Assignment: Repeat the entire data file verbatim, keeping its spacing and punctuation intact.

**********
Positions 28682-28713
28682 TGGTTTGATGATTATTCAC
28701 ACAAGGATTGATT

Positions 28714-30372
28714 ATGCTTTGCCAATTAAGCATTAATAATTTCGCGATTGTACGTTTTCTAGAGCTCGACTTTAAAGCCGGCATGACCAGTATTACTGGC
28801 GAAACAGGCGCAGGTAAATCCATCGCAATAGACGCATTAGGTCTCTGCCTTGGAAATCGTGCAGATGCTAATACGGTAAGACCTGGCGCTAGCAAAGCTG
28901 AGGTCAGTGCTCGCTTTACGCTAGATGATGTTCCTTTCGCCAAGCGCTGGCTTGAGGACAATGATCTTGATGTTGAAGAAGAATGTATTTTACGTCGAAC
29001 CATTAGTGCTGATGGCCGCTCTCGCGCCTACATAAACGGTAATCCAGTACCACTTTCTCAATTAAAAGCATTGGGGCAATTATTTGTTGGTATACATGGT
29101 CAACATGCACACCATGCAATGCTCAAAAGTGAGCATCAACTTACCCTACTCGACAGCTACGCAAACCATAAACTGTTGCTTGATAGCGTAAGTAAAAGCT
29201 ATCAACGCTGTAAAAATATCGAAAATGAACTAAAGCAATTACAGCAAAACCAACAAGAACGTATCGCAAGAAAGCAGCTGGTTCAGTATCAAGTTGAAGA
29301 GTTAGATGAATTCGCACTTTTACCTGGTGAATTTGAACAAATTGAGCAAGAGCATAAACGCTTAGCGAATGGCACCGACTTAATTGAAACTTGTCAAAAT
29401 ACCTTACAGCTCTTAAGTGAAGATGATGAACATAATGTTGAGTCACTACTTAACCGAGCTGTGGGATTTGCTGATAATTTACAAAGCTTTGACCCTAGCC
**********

Positions 28682-28713
28682 TGGTTTGATGATTATTCAC
28701 ACAAGGATTGATT

Positions 28714-30372
28714 ATGCTTTGCCAATTAAGCATTAATAATTTCGCGATTGTACGTTTTCTAGAGCTCGACTTTAAAGCCGGCATGACCAGTATTACTGGC
28801 GAAACAGGCGCAGGTAAATCCATCGCAATAGACGCATTAGGTCTCTGCCTTGGAAATCGTGCAGATGCTAATACGGTAAGACCTGGCGCTAGCAAAGCTG
28901 AGGTCAGTGCTCGCTTTACGCTAGATGATGTTCCTTTCGCCAAGCGCTGGCTTGAGGACAATGATCTTGATGTTGAAGAAGAATGTATTTTACGTCGAAC
29001 CATTAGTGCTGATGGCCGCTCTCGCGCCTACATAAACGGTAATCCAGTACCACTTTCTCAATTAAAAGCATTGGGGCAATTATTTGTTGGTATACATGGT
29101 CAACATGCACACCATGCAATGCTCAAAAGTGAGCATCAACTTACCCTACTCGACAGCTACGCAAACCATAAACTGTTGCTTGATAGCGTAAGTAAAAGCT
29201 ATCAACGCTGTAAAAATATCGAAAATGAACTAAAGCAATTACAGCAAAACCAACAAGAACGTATCGCAAGAAAGCAGCTGGTTCAGTATCAAGTTGAAGA
29301 GTTAGATGAATTCGCACTTTTACCTGGTGAATTTGAACAAATTGAGCAAGAGCATAAACGCTTAGCGAATGGCACCGACTTAATTGAAACTTGTCAAAAT
29401 ACCTTACAGCTCTTAAGTGAAGATGATGAACATAATGTTGAGTCACTACTTAACCGAGCTGTGGGATTTGCTGATAATTTACAAAGCTTTGACCCTAGCC